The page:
PPI Provisions increase – But, are they correct?
Just as the schools break up, the bank results reporting season begins. Reviewing the volume of media comments in respect of the first bank to announce its results, Lloyds Banking Group [LBG], suggests that anyone who thinks the school holiday and emptied offices are a good time to ‘bury bad news’ needs to think again. Although most media commentators correctly rejoiced at LBG’s rise in profits (4% to a statutory profit before tax of £2.5 billion in the first six months of 2017) other commentators focused on the increase in provisions for previous mis-selling and maladministration.
Barclays and LBG will not be alone
The renewed focus is not surprising; the talk amongst financial journalists prior to the results release was that mis-selling provisions at LBG might increase by £300 or £400 million. Very few commentators speculated that the figure could be as high as it was; an additional £1 billion set aside for consumer compensation! As other banks announce the results it is highly likely that the LBG results will not be the only ‘yin-yang’ set of figures as evidenced by the Barclays increase of £700 million. LBG and Barclays will not be the only banks that are shown to be forward thinking responsible organisations making reasonable current operational profits based on new business cultures and activities, but who are still struggling to sort out their previous sales activities; in terms of cost, volume, procedures and customer focus.
What is the full extent of the mis-selling scandal?
Considering these results, it is not surprising that the major banking groups were/are positively behind the Financial Conduct Authority [FCA] proposals to bring the shutters down on future Payment Protection Insurance [PPI] claims. However, sudden additional provisions in these amounts simply show how wrong all the previous provisions were. Such increases just show that the banking world did not and does not know the full extent of the problem. It is not entirely fair to blame the banks for inaccuracies in the previous provisions as they all have to extract data from legacy systems complicated by the fact that many sales were originated by ‘acquired’ businesses. Sometimes it is just that the fact that the regulator is asking the wrong questions, therefore, getting the wrong answer.
FCA unable to confirm PPI gross written premiums!
If the banking community itself cannot accurately predict its own liabilities then it is not surprising that the regulator cannot either. In response to Freedom of Information Act requests by the PFCA and its members, the FCA was unable to confirm the amount of PPI premiums written and confirmed that it did not hold any information providing a breakdown in respect of the amount of mis-sold premiums returned as opposed to the amounts paid to consumers which include account interest and statutory interest.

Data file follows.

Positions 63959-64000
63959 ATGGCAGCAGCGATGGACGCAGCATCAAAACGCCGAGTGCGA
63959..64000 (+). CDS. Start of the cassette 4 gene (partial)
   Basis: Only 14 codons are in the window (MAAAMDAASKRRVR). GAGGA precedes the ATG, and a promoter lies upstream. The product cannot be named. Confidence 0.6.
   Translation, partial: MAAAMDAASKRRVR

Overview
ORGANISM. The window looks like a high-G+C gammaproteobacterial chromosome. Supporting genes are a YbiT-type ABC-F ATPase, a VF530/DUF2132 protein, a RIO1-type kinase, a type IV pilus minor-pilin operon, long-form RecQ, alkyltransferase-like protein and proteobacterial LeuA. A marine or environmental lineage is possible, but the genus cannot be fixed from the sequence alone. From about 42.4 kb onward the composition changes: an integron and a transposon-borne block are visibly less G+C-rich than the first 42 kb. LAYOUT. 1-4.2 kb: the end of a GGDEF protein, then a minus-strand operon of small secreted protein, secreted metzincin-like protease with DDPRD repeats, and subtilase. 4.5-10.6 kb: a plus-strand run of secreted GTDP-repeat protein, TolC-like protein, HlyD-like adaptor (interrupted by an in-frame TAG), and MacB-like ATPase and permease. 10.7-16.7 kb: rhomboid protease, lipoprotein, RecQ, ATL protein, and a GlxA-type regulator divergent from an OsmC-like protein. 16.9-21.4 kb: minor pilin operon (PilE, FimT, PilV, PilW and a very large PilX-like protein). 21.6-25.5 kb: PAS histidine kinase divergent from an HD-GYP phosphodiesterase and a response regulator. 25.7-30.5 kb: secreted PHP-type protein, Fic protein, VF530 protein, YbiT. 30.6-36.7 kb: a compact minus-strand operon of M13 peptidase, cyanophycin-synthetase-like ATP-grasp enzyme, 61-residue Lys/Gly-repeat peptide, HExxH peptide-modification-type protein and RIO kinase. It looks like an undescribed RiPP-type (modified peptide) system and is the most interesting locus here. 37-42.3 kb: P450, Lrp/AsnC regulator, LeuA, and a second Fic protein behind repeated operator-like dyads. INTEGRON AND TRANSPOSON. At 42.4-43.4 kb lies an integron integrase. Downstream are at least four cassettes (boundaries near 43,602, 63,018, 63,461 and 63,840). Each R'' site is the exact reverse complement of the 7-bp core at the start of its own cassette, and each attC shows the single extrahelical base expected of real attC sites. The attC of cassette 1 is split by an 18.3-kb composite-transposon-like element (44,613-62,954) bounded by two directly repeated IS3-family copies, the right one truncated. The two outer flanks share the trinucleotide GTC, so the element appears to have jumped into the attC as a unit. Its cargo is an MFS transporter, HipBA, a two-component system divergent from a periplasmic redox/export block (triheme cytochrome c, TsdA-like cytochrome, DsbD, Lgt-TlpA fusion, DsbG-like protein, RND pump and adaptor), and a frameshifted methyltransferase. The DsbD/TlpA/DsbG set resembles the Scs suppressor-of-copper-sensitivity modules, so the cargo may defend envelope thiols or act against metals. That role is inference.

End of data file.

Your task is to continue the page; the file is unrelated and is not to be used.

PPI redress includes ‘Statutory Interest’
The PFCA has consistently advised that only around half of the mis-sold PPI premiums quoted have been repaid. The PFCA’s conclusion is based on the anticipated gross premiums written, the likely percentage of sales being mis-sold and the amount of redress already paid (but taking into account the fact that around half of that amount includes statutory and account interest). It is not surprising then that Martin Lewis of moneysavingexpert.com states, “The deadline is a mistake”. The BBC website shows that banks have set aside nearly £40 billion, but that is still grossly off the mark as it includes statutory and account interest). The FCA proposes a major ‘deadline’ media campaign, but if the extent of the problem is not known and the current progress through the problem is not understood, it is not possible to analyse the success or failure of such a campaign.
FCA decisions likely to be reviewed by a judge
It is looking highly likely that the time bar decision (and other associated decisions) will be reviewed by a judge. It is becoming increasingly apparent that judges are prepared to overturn inappropriate decisions by a government and those whose have been delegated decision making powers by government, stepping in to protect consumers from those decisions; as evidenced by the recent overturn of the fees for tribunal hearings in employment cases.